The presence of colourful and diverse wildflowers has a positive impact on young people’s mental wellbeing and their connection with the natural world.
Buffets of flowers
With a diverse structure and popping with colour, these spaces are a buffet for the eyes and mind, and provide food for a multitude of pollinating insects.
Even in limited spaces, raised beds or planters of fruit, vegetables, and flowers can have a positive impact on biodiversity while providing educational and environmental benefits. Growing a variety of plants that flower and fruit throughout the seasons provides valuable resources food sources for pollinators and other wildlife, especially during times when natural resources are scarce.
Get creative and build your own raised beds or utilise different-sized containers to transform unused corners or larger areas of hard standing into productive and wildlife-friendly gardens.
Increased planting can greatly improve air quality, help to cool built up areas and can provide fresh produce for the school.
Shades of trees
Shelter from the sun and rest, staring up into the foliage. Trees will cool down your site and provide a long-term home for many species.
Reclaiming a small area of paving to plant one or more trees can have a big impact using only a small footprint of space. Trees offer crucial nesting sites, food sources, and shelter for insects, birds, small mammals, lichens, and mosses.
Trees clean the air by trapping particles of pollution and provide natural shade, creating cooler and more comfortable outdoor spaces. Trees also capture and slow rainfall, which reduces runoff and the risk of flooding during heavy rainfall.
The more trees you can plant, the better, but even a single tree can have a significant impact on biodiversity.
Cascades of green walls
An environmental ‘paint job’ for your fences and walls, bringing colour and joy to your grounds. Green walls utilise every space for nature.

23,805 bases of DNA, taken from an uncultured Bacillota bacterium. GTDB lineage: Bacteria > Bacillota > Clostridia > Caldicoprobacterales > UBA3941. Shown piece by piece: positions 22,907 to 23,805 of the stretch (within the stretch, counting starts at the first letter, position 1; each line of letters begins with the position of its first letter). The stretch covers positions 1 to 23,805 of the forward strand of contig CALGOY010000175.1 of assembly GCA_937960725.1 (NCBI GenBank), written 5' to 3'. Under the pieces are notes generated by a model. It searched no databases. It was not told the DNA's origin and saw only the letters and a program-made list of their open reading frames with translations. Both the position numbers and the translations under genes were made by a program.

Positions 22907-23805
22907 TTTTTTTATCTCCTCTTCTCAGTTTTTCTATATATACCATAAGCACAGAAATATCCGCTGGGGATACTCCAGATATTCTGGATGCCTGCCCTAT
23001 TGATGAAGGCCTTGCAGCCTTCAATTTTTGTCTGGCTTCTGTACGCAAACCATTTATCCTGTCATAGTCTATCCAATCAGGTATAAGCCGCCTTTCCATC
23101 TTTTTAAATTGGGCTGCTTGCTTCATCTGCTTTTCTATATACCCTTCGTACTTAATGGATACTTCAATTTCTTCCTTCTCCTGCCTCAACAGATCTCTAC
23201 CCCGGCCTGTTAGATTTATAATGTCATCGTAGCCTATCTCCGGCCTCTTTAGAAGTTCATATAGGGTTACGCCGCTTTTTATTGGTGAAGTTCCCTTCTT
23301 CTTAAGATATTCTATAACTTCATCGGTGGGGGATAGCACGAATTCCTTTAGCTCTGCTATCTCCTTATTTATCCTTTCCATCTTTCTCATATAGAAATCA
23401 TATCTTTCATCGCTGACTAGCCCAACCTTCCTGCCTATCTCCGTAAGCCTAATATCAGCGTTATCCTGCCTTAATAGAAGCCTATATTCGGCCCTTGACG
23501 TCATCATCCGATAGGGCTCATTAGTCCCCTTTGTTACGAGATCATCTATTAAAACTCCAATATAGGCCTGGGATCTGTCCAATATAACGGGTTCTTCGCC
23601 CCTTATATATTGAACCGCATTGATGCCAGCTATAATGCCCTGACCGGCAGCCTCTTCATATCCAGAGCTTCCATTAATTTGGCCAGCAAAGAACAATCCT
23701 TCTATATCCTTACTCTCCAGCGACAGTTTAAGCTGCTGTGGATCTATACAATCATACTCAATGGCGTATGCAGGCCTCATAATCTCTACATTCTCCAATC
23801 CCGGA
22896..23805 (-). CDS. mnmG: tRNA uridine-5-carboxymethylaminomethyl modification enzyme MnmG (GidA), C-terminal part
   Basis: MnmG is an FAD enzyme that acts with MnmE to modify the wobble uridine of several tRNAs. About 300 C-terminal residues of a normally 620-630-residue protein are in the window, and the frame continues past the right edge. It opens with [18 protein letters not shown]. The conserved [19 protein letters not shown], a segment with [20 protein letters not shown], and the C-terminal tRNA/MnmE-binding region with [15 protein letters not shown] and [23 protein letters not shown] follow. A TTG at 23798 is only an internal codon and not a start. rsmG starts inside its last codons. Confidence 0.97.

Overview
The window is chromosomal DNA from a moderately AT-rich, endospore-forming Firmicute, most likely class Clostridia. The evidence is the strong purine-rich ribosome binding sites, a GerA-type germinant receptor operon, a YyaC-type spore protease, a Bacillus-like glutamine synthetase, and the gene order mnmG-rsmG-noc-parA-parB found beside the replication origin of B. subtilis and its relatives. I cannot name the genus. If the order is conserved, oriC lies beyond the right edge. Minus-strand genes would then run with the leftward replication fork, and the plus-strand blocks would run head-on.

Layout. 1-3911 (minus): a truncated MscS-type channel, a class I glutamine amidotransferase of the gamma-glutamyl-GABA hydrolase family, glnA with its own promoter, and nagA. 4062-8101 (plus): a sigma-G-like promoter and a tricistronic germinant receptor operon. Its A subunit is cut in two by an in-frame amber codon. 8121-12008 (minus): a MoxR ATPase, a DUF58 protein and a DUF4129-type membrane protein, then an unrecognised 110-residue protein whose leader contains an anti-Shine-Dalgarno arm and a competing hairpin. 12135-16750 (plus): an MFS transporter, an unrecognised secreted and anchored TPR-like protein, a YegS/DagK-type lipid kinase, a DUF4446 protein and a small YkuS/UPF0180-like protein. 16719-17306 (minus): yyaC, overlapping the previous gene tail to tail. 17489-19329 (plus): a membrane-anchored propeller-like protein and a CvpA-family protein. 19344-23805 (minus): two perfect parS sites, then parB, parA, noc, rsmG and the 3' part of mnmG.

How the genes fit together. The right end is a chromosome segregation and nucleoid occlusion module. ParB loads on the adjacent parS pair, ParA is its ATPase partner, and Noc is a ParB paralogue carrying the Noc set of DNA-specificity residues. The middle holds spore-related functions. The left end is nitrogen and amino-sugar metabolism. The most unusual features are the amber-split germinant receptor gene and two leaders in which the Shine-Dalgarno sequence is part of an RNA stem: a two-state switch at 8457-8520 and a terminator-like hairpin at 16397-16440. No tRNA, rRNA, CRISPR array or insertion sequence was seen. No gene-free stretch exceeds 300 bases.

Planting climbing plants at the base of walls and fences can be an easy, low-cost way to introduce new greenery and colour without taking up valuable space. Climbing plants can provide shelter for invertebrates and nesting birds, as well as a valuable food source for insects and other animals throughout the seasons.
Like any green planting, climbing plants contribute to improved air quality by filtering pollutants.
Catch every raindrop
Make the most of every drop of rainwater by installing water butts and rain gardens. This will give you water to sustainably support nature on your site, such as topping up ponds or watering the flowers.
Installing rainwater capture containers, such as water butts, requires little space and minimum maintenance. By harvesting rainwater, you can conserve water resources and reduce your reliance on mains water supply. Rainwater is free from many of the chemicals found in mains water, making it a more natural and environmentally friendly option for irrigation and for ponds.
Better still, direct a drainpipe directly into a rain garden or stormwater planter so that rainwater goes directly to the plants, not down the drain. Catching every raindrop provides a direct route to engage learners with the concepts of sustainability and climate resilience.
Grants are available for selected schools to implement one of these six options, and our Finding Funding page supports those not eligible for the current grants to attract funding for their project.